There are moments in which history turns.
Cindy Sheehan's place in history has yet to be written, but a nation is watching it unfold.
The American mythos celebrates this in film and legend. One man stands up. Then two, then four, then ten and soon everyone. From "Norma Rae" to Gary Cooper in "High Noon," with allies or without them, someone stands up for what is right.
But it is not just in film - that's merely where we celebrate it in our collective conscience.
Rosa Parks refused to give up her seat. Edward R. Morrow spoke out against McCarthyism.
And it is not just in America - from Gdansk to South Africa to India - at one point people simply see what is happening.
"The Emperor's New Clothes."
Recently I mentioned the parable of the Emperor's New Clothes and got a blank stare from an educated woman who had never heard the story: A knave says he has a special cloth that is visible to all, save for fools. The knave says he will create beautiful clothes for the emperor. The emperor sees nothing, but fearing that he will be thought a fool, the emperor pretends to see the new garments - as does everyone else - until later a small child asks "why is the emperor naked?" Everyone laughs. The laugh is on the emperor and on them as well.
"The Emperor's Iraq Policy" has been like that. Now you see it, now you don't. No weapons of mass destruction. No 9/11 culprits. No progress. The oil hasn't paid for the war. We aren't exactly heroes in the eyes of the people of Iraq.
A mother asks, "where's the Emperor's Iraq Policy?"
"Fool. Can't you see it?" And Bush's supports rush in saying that they see it clearly.
The mistake many leaders make is that they stonewall, but the more walls they build, the more isolated they become.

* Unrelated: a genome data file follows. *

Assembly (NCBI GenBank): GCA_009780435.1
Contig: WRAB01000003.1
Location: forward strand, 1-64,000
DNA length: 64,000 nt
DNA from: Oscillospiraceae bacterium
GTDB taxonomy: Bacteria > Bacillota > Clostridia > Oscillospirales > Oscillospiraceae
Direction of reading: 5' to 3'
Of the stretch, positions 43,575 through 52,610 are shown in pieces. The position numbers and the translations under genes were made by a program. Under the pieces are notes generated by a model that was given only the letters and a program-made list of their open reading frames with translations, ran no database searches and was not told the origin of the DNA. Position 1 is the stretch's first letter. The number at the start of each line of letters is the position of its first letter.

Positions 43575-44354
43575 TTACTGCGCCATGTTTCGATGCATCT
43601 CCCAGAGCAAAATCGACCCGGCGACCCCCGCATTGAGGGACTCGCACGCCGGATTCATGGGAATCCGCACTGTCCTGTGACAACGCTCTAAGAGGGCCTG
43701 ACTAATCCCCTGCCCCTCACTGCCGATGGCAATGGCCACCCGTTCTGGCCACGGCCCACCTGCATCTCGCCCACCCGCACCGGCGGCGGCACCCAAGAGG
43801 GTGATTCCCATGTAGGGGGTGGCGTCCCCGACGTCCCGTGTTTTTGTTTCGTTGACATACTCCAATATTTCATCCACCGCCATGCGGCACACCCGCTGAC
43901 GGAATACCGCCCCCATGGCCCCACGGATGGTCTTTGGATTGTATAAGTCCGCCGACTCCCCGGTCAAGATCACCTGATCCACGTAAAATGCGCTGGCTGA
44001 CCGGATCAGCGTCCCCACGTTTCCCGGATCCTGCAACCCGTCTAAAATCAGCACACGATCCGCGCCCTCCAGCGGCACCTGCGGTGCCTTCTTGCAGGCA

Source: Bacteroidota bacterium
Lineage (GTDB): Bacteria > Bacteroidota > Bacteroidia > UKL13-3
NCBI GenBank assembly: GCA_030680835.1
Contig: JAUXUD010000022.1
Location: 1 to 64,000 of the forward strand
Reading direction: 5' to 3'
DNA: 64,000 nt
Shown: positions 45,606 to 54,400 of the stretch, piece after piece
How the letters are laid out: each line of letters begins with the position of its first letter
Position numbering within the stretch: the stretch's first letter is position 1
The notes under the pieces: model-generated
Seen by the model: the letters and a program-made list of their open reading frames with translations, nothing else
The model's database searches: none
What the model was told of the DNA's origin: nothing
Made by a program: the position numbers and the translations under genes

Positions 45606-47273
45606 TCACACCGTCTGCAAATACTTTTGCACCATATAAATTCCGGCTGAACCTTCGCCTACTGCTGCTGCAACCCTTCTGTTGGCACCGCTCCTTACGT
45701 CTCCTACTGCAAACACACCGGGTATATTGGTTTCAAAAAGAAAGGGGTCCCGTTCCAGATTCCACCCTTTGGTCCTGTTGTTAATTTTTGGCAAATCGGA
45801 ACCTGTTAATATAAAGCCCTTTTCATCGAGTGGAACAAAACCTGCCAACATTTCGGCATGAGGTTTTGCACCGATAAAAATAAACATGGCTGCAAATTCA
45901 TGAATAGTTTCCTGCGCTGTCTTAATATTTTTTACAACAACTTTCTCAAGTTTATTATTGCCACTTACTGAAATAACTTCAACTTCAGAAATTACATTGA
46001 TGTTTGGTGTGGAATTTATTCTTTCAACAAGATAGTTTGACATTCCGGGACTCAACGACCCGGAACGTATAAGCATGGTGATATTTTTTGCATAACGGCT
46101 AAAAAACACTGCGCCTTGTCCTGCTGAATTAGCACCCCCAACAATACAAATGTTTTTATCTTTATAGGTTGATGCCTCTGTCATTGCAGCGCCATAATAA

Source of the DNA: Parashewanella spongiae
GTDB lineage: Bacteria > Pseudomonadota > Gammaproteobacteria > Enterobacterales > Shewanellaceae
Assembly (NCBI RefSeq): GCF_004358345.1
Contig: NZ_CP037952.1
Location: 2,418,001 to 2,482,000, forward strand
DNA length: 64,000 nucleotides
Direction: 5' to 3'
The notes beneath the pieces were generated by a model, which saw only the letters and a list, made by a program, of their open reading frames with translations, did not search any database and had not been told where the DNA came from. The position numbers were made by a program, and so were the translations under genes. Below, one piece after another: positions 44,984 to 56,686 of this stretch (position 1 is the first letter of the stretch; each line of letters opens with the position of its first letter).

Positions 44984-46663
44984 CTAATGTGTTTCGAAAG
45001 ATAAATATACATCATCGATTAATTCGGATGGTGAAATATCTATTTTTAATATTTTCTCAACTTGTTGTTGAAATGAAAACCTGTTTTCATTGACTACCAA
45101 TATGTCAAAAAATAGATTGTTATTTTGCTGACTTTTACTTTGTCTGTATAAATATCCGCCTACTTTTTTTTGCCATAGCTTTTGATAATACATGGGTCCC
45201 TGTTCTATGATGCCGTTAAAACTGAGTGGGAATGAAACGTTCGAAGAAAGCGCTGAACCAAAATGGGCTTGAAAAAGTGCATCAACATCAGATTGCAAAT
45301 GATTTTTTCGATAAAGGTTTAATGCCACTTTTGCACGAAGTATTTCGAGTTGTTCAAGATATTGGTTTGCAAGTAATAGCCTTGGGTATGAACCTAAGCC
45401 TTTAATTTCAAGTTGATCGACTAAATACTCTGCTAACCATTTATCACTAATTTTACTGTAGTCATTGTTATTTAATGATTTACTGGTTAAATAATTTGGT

Cindy Sheehan asks the President to speak with her. The argument goes that he is busy and he has to draw the line. At what point does a line of visitors stop the President's effectiveness - and I cede that point.
Yet, Sheehan has embodied something. It would be more obvious if a tractor-trailer filled with petitions signed by Americans were to pull up with Ms. Sheehan at the wheel. People would see this as a First Amendment issue and a petition for redress in its broadest terms.
The reason many have fallen in behind Cindy Sheehan is because she has dared to stand up. Like the hero of the American mythos, those of us who felt isolated, alone, and betrayed by the leaders of the loyal opposition, now have a rallying point. Cindy Sheehan is a lightning rod of public opinion that is in the air and which the President and the two political parties have insulated themselves, against.
Behind their stone walls and safe beside their pillars of power and deal making, they have forgotten the American people. Carefully selected audiences of the party faithful simply are out of touch with a large group of Americans who feel ignored.
The pathos of this is that Bush is acting out his contempt for people who want answers and not his sophomoric rhetoric and sloganeering. In refusing to see Cindy Sheehan, he demonstrates his refusal to see. He refuses to see what a large segment of the American people are beginning to see - that the "emperor" is naked and to talk with Cindy Sheehan will expose him.
Cindy Sheehan is the conscience of America - a conscience that Bush dares not face.